A study has shown that the population of flying insects has decreased by 60% since 2004

According to a survey that counted splashes on car number plates, the number of flying insects in the UK has fallen by around 60% since 2004. The reduction was “terrifying”, according to the researchers, as the insects are essential to life on Earth.

(Photo: ROSLAN RAHMAN/AFP via Getty Images)

The results of tens of thousands of public rides in the summer of 2021 were compared with those of 2004. The fall was greatest in England, with a 65% reduction, followed by Wales with a 55% reduction and Scotland with a 28% reduction.

Major surveys

With only two major surveys so far, the researchers noted that it was likely that these years were particularly good or terrible for the insects, potentially skewing the results, and that it was essential to repeat the analysis every year. to establish a long-term model. However, the new findings are in line with previous studies of insect reduction, such as an annual survey of vehicle windshields in rural Denmark that reported an 80% decrease in abundance from 1997 to 2017.

Also Read: No Mow May: Gardeners Encouraged Not to Mow Lawns for Local Plants and Insects

Bugs Matter app

Brood X Cicadas emerge after 17 years underground

(Photo: Photo by Chip Somodevilla/Getty Images)

In the UK study, participants downloaded the Bugs Matter app, which allowed them to track their journeys and the number of squashed bugs on their license plates. From June to August, the next survey will take place.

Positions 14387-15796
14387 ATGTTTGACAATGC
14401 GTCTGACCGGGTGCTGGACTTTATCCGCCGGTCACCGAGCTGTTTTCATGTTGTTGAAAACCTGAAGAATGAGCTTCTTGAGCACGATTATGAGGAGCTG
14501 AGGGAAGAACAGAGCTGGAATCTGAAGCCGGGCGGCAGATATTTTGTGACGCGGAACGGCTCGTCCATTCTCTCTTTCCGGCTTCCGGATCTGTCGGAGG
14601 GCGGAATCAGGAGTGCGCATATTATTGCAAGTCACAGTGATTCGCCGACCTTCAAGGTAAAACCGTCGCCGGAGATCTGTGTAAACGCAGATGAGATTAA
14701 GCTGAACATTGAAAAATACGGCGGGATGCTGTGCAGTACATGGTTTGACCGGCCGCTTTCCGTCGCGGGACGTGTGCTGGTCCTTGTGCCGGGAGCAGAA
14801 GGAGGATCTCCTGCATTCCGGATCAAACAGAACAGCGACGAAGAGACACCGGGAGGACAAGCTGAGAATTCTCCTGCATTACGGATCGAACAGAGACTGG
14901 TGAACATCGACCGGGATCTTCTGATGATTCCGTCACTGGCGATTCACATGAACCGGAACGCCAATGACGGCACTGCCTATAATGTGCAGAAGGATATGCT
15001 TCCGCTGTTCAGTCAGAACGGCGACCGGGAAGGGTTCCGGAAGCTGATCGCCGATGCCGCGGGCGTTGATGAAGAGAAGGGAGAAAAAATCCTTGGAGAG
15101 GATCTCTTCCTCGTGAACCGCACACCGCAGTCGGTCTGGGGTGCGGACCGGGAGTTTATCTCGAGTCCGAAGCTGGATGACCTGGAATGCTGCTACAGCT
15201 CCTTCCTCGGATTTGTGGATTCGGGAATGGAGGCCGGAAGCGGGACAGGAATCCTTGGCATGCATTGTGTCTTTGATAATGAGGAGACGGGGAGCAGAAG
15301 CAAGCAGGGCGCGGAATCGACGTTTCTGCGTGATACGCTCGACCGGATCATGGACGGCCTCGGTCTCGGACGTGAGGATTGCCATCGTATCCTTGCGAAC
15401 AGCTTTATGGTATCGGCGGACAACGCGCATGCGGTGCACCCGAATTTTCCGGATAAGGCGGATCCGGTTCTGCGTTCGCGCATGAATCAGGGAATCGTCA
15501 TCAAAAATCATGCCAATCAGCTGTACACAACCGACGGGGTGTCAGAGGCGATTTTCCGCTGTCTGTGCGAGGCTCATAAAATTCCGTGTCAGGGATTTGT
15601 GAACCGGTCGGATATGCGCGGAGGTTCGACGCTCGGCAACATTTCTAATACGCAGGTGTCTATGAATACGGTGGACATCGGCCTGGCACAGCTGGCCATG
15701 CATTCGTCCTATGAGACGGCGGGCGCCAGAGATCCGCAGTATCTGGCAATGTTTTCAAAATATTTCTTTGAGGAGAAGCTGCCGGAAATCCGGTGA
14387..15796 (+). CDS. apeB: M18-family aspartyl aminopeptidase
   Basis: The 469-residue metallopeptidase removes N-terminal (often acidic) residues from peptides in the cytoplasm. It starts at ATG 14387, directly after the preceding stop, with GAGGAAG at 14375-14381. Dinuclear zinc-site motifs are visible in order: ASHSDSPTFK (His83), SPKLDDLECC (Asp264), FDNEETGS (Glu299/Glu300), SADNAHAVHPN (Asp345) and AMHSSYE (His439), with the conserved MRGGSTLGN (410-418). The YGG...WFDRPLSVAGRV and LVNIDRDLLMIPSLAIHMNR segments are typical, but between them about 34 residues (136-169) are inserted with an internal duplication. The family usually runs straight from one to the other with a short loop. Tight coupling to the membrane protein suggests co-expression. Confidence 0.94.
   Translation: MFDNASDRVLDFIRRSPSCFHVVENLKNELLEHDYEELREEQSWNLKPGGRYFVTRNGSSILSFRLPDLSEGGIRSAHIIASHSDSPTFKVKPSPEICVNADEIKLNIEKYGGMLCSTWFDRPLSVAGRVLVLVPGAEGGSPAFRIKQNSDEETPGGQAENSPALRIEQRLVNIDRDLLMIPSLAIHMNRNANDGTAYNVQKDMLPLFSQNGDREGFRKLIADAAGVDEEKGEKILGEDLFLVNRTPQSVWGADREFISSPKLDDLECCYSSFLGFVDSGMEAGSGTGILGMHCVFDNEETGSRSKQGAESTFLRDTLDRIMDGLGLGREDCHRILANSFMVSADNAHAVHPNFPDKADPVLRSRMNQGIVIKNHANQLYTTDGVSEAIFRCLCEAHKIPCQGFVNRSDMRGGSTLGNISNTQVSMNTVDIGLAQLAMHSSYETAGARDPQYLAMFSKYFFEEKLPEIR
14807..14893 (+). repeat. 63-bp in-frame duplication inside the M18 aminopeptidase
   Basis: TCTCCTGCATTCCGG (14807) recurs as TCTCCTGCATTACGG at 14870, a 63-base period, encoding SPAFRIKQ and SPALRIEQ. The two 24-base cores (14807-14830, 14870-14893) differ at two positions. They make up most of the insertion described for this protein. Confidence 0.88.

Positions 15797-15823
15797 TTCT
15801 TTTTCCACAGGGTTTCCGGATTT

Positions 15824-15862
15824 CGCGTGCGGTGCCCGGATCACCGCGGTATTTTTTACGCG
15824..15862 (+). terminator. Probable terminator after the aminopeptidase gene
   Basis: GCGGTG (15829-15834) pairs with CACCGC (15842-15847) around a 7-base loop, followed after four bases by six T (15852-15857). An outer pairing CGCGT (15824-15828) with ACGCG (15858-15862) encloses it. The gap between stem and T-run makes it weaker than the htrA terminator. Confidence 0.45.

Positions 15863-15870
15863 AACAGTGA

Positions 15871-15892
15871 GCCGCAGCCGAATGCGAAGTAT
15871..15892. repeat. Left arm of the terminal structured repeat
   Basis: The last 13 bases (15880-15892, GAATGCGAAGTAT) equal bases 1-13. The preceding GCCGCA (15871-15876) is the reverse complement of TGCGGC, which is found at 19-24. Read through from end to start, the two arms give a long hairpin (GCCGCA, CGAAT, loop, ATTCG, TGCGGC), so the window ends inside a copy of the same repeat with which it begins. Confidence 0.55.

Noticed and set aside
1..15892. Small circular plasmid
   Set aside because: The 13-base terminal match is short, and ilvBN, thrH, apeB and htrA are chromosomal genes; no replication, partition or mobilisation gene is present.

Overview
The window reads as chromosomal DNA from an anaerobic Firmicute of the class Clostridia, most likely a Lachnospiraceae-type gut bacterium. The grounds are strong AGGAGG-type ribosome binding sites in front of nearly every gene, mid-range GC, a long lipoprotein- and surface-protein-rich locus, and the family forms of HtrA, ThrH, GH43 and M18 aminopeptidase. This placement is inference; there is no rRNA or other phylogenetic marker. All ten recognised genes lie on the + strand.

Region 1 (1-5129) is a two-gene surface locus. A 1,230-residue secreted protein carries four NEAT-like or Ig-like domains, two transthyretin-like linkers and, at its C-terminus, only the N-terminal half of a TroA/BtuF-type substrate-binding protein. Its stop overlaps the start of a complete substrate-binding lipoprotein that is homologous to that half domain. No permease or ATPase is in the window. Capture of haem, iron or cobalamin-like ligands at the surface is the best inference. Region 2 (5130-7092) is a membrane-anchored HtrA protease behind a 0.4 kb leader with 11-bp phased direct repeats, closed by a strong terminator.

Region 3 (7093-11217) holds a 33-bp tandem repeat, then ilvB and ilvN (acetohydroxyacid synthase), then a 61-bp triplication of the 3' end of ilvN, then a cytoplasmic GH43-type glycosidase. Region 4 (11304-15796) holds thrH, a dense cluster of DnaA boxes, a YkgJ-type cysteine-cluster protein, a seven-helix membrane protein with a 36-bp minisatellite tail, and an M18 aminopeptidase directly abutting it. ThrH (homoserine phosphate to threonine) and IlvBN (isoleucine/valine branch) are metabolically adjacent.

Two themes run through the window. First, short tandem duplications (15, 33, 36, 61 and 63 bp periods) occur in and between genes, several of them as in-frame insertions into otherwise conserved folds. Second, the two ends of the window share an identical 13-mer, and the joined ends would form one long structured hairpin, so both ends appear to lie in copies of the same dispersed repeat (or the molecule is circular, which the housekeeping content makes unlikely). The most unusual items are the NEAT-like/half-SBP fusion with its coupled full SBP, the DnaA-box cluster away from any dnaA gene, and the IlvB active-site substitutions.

“This crucial study reveals that the number of flying insects is declining by an average of 34% every decade – it’s scary,” said Matt Shardlow of Buglife, who conducted the survey in conjunction with Kent Wildlife Trust (KWT). “We can no longer delay action; for the health and well-being of future generations, a political and societal response is needed.” Stopping the loss of biodiversity today is essential.”

“The results should shock and alarm us all,” noted KWT’s Paul Hadaway. Decreases in insects are observed, representing the significant challenges and biodiversity losses across the country. We must act immediately to protect all of our species by developing larger and larger areas of habitat, providing wildlife corridors across the land, and allowing nature to heal.”

Why are insects important?

Insects play an important role in environmental health through the recycling of organic matter, pollination and pest control. However, the experts behind a recent collection of research have found that the world is experiencing a “terrifying” global decline that is “ripping at the fabric of life”. In 2019, a global scientific assessment warned that widespread declines constituted a “catastrophic collapse of natural ecosystems”.

The new study looked at more than 5,000 rides in 2021 and calculated their “splatter rate”, or the number of bugs seen per mile. Rainy days were omitted as some splattered insects could have washed off the plates.

According to a 2004 survey by the RSPB, only 8% of rides failed to splash any insects. However, in 2021, only 40% of rides had a single crashed bug. Statistics have ruled out that new automobiles are more aerodynamic and therefore impact fewer insects.

The data acquired by the poll could not explain why the reduction in Scotland was so much lower. However, Shardlow said issues known to affect insects, such as habitat fragmentation, climate change, pesticides and light pollution, were less severe in Scotland.

what we can do

Buglife added that individuals could help insects by avoiding pesticides, allowing grass to grow longer, spreading wildflowers in gardens and demanding action from government and municipalities. According to the organization, if every garden included a small plot for insects, it would be the largest area of ​​animal habitat in the world.

Related article: Earth Day 2022: Celebrating the planet amid various environmental crises

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